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Impact of Help to Buy Isa

This article is part of
Guide to Help to Buy Isas

Prior to the launch of Help to Buy, and post credit crunch, options for those hoping to get a foot on the property ladder were limited.

The availability of high loan-to-value mortgage products has increased significantly since the launch of the Help to Buy scheme in 2013, particularly at 95 per cent LTV.

The Council of Mortgage Lenders estimated that almost half (48 per cent) of first-time buyers were unassisted in 2014, compared with only 34 per cent in 2011, but a spokesman for HM Treasury said the government believes this is still too low.

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The Treasury pointed to CML statistics which show the volumes of first-time buyers entering the housing market remaining well below pre-crisis levels.

“One of the barriers to first-time buyers wishing to buy their first property is the length of time required to build up a deposit. The rate of interest on savings has fallen significantly since 2008 as a result of the activist monetary policy needed to support the recovery,” stated the Treasury spokesman.

“People making the difficult choices necessary to save towards buying their first home have been impacted by the low interest rate environment and the increase in deposits since the financial crisis. The Help to Buy Isa will support first-time buyers by rewarding regular saving.”

Having a good supply of first-time buyers is a key element of a healthy housing market, noted Zack Hocking, head of savings at Virgin Money.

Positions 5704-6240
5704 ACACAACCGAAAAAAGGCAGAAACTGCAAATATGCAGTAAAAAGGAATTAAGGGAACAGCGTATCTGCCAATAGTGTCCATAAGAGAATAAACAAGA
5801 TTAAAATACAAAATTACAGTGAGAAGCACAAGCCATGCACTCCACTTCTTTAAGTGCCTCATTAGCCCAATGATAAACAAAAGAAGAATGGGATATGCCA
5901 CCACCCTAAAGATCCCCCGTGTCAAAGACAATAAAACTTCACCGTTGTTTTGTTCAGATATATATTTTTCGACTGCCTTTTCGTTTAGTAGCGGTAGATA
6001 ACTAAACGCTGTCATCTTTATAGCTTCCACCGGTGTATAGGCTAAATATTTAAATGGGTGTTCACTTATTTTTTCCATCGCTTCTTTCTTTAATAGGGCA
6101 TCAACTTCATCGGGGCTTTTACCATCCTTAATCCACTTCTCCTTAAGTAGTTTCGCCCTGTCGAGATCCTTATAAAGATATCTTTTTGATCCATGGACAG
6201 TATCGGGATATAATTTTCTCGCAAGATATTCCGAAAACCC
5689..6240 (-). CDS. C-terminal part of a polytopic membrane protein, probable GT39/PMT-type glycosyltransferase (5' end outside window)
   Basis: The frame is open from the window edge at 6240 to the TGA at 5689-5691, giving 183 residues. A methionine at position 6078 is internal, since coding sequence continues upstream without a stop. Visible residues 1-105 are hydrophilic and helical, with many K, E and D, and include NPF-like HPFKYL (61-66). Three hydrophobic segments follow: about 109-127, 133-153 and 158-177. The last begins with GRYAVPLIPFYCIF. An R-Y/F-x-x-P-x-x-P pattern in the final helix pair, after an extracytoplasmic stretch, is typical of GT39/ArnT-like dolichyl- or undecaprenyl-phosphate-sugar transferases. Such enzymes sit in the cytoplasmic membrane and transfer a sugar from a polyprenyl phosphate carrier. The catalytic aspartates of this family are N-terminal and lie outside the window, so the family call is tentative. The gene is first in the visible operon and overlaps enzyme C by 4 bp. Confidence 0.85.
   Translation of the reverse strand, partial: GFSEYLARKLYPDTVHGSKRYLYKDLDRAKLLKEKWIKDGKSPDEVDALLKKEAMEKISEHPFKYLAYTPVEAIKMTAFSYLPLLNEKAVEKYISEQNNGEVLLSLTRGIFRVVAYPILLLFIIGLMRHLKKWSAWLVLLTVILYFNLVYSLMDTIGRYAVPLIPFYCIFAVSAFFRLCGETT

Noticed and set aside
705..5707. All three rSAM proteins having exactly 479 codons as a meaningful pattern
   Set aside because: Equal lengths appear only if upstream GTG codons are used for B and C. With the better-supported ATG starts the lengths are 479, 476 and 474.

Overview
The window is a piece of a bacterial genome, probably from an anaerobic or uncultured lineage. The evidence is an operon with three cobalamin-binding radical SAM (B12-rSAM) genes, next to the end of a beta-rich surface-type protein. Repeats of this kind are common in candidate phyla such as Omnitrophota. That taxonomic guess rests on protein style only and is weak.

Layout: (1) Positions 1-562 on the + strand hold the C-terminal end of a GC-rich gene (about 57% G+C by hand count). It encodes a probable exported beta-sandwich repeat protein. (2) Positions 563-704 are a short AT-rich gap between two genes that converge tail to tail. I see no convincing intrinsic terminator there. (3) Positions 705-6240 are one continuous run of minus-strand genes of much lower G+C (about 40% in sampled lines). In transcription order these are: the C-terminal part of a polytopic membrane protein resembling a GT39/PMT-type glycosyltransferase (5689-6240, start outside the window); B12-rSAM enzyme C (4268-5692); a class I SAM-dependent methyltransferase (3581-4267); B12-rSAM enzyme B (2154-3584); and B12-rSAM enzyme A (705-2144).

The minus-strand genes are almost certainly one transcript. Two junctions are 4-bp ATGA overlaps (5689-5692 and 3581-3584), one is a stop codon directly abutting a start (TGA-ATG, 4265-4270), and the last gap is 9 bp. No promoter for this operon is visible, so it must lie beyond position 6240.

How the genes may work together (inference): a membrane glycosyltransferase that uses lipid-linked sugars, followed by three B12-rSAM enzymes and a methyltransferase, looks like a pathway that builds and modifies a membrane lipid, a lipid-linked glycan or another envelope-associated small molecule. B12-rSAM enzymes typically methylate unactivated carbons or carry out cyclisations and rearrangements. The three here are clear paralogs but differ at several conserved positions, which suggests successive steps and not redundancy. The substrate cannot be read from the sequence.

While many would-be first time buyers have the necessary income to support a mortgage, Mr Hocking noted that some do not have all of the capital to fund the necessary deposit.

“The Help to Buy Isa scheme could be a great option for them, giving a boost to their deposit, helping to maintain a healthy supply of first-time buyers to support the market,” he stated.

As the Help to Buy Isa only launched on 1 December, David Ingram, founder of mortgage adviser directory, reckons it is too early to say if the savings scheme will give first-time buyers the boost the government hopes it will.

“Leading up to the launch of the Help to Buy Isa on 1 December, opinions had been divided on whether the scheme will help the housing market. Critics of the Help to Buy scheme in general have warned that the addition of a special Isa could fuel a further increase in house prices by pushing up demand when there isn’t enough supply,” he explained.

“On the other hand, the Autumn Budget statement saw the chancellor commit to building 400,000 new homes before the end of the decade, which could go some way towards solving the country’s lack of housing supply.

Mr Ingram continued: “As the scheme has only just launched, only time will tell whether its effects will be positive or negative. However, there is little doubt that it gives first-time buyers a much needed incentive to kick-start their savings and get themselves on the property ladder.